Manda: [00:05:24.24] Well, we can do that now. That would be good. So, Polyvagal theory What is it? Why does it matter? Why do we need to know about it.
Sarah: [00:05:30.64] And let’s do that. I’ll begin by saying that’s Dr Peter Levine, who is a longtime friend and collaborator of Dr Stephen Porges, who created the Polyvagal theory. Peter Levine will say that a map is not the terrain, but it sure helps you get around. And so the Pol vagal theory in some ways is a map, a proposed map of the nervous system and different from the one that most people know, a lot more nuanced, a lot more detailed.
And what I’m going to offer today is almost like a simplified guide to the map of the vagal theory. So this is as if I’m the subway map, which is an adaptation of the actual map, which is an adaptation of the train. Because it’s a rather complex theory, but at the same time, it is super-fascinating. And what Dr Porges just kind of realised was we don’t just have two branches to our nervous system, stress response and relaxation response. It’s a little bit more complex than that. I will spare you all the history of how that came about in terms of discovering that there’s more to it than that. I’ll just sort of launch into the theory itself. And the idea is, is that we actually have two branches for the parasympathetic nervous system. So parasympathetic would be what we call the relaxation response. Kind of a again, a misnomer because more than just relaxation is addressed and just rest and digest and the shutting down – the Faint – which is almost like this extreme form of relaxation, which isn’t really relaxed. It’s like the relaxation response on overdrive.
And so the parasympathetic nervous system, according to Dr. Steven Porges, is highly mediated by the influence of the vagus nerve, which is the tenth cranial nerve. Now, of course, there is more going on that influences mammalian behavior, human horse or otherwise, than just the vagus nerve. So this is where I’ll also speak to reductionism and let you know that we need not get caught up in the fact that the Vagus is everything.
[00:07:31.38] But it’s a really interesting theory. And I really quite like it because it speaks a lot to what we can do to help ourselves in our relationships and especially during this period. So the vagus nerve is thought to mediate the or modulate, rather, the parasympathetic nervous system. It comes out of the brain stem and it connects with all the nerves that innervate the organs and musculature involved in the face. So eyes and ears, hearing and vocalizations, larynx, pharynx for talking. And it goes down into the heart and lungs. And that would be what we call the ventral branch of the vagus nerve or the ventral vagal complex.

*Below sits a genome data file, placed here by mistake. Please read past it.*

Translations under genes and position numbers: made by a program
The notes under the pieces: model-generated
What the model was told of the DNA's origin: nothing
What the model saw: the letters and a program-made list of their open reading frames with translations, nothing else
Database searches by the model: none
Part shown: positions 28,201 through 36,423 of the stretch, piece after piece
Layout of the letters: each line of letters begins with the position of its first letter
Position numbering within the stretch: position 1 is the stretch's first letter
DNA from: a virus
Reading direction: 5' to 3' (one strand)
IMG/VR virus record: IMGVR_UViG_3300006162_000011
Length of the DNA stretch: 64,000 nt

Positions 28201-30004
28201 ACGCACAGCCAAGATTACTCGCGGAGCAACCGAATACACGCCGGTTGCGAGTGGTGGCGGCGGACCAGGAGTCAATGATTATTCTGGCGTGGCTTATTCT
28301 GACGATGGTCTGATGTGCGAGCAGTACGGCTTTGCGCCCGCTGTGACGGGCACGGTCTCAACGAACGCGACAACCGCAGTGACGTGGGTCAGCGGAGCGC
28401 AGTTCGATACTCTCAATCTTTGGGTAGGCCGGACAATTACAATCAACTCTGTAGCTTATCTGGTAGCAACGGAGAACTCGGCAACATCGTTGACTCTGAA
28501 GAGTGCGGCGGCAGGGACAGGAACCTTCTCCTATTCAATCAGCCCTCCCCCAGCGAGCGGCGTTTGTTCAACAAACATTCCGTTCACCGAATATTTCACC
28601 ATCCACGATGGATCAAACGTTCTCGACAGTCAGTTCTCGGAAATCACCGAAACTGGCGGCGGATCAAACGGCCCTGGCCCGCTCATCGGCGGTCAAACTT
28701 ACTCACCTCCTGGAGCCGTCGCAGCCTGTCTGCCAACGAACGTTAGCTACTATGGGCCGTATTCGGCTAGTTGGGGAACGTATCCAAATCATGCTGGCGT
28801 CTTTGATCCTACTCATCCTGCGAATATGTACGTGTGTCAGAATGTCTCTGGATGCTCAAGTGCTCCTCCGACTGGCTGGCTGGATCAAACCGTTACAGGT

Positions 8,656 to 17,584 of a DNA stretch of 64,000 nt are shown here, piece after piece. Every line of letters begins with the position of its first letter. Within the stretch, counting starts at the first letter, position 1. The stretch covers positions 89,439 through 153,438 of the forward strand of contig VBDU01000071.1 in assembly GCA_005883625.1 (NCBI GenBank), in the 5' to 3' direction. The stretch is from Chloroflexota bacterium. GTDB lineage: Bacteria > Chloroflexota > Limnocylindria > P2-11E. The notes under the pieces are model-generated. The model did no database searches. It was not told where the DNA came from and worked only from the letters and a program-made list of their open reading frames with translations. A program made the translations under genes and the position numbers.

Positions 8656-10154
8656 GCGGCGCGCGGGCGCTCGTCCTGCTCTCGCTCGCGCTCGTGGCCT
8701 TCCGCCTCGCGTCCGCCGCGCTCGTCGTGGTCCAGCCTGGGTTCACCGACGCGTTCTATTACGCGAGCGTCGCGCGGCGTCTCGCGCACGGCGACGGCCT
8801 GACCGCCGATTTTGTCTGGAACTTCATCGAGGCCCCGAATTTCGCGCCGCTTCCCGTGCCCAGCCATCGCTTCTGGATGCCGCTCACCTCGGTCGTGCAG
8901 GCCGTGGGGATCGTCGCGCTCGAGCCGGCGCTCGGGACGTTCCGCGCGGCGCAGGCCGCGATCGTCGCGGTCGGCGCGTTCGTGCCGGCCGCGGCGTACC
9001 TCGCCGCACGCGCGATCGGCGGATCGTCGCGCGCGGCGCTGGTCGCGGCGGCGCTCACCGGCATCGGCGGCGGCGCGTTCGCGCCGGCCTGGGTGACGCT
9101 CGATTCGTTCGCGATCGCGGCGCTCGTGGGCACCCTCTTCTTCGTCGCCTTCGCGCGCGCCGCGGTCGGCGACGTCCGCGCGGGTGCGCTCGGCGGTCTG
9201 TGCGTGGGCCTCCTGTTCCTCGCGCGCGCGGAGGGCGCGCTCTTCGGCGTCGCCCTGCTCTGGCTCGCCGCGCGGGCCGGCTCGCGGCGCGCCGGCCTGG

So basically what this does is it creates a face-heart connection. And so you can tell that somebody is having good ventral vagal tone because their facial expressions are online, their eyes are bright and expressive. They’re able to communicate. Voice comes easily. And usually this happens when we feel safe in relationship. When we feel safe in our environments. And when we feel safe, what happens is that we take in these cues from our environment, from our relationships, we take them in through the parts of the body that are what Steven Porges calls the social engagement system. The parts of us that are involved in social connection. They are also the parts of us that allow us to detect safety/danger or life threatening our environment, the very parts of us that allow us to connect and communicate.Also the parts that allow us to detect what’s going on.
[00:09:12.03] And vocalisation also gives us a sense as to what’s going on. You can tell if someone’s stressed or distressed or calm based on vocalization. And so as we’ve taken this information through the social engagement system that will tell the nervous system if I’m feeling safe or not. If I’m feeling safe, what that does is it lights up these ventral branch of the vagus nerve, which acts as a pacemaker on the heart. The ventral branch of the vagus connects with the sino-atrial node on the heart, which is this little pacemaker that we have that keeps the rhythm going. And so when we’re feeling safe because of what we’re taking in, through social engagement, through our senses, that will slow our heart down so that we can remain in safe connection. It modulates our nervous system for us. So this is what we might call a really gentle brake system.
Manda: [00:10:03.9] So I’m thinking it also connects to the gut and moves blood to the gut and gets us more into the digest phase as well.
Sarah: [00:10:11.55] So this is this is this is the part of the dorsal branch. So this is the second branch of the vagus. So that the first branch of the Vegas would be the ventral vagus. So this is supra-diaphragmatic or above the diaphragm. So basically all the organs that are located above the diaphragm which are involved in social connection.We don’t usually use our legs involved in social connection. We don’t usually use our feet. We usually use these other upper parts of us involved in social right.
So the other branch that you’re talking about, which is the other part of the parasympathetic nervous system or what we call the relaxation response, is the dorsal vagal response or the dorsal vagal complex. The dorsal branch of the vagus nerve is largely sub-diaphragmatic or under the diaphragm. So it, too, is part of the Vegas. It wanders far and wide. It starts at the top and then but largely goes down below and connects the heart and everything above with the gut and the viscera and the colon and all sorts of things.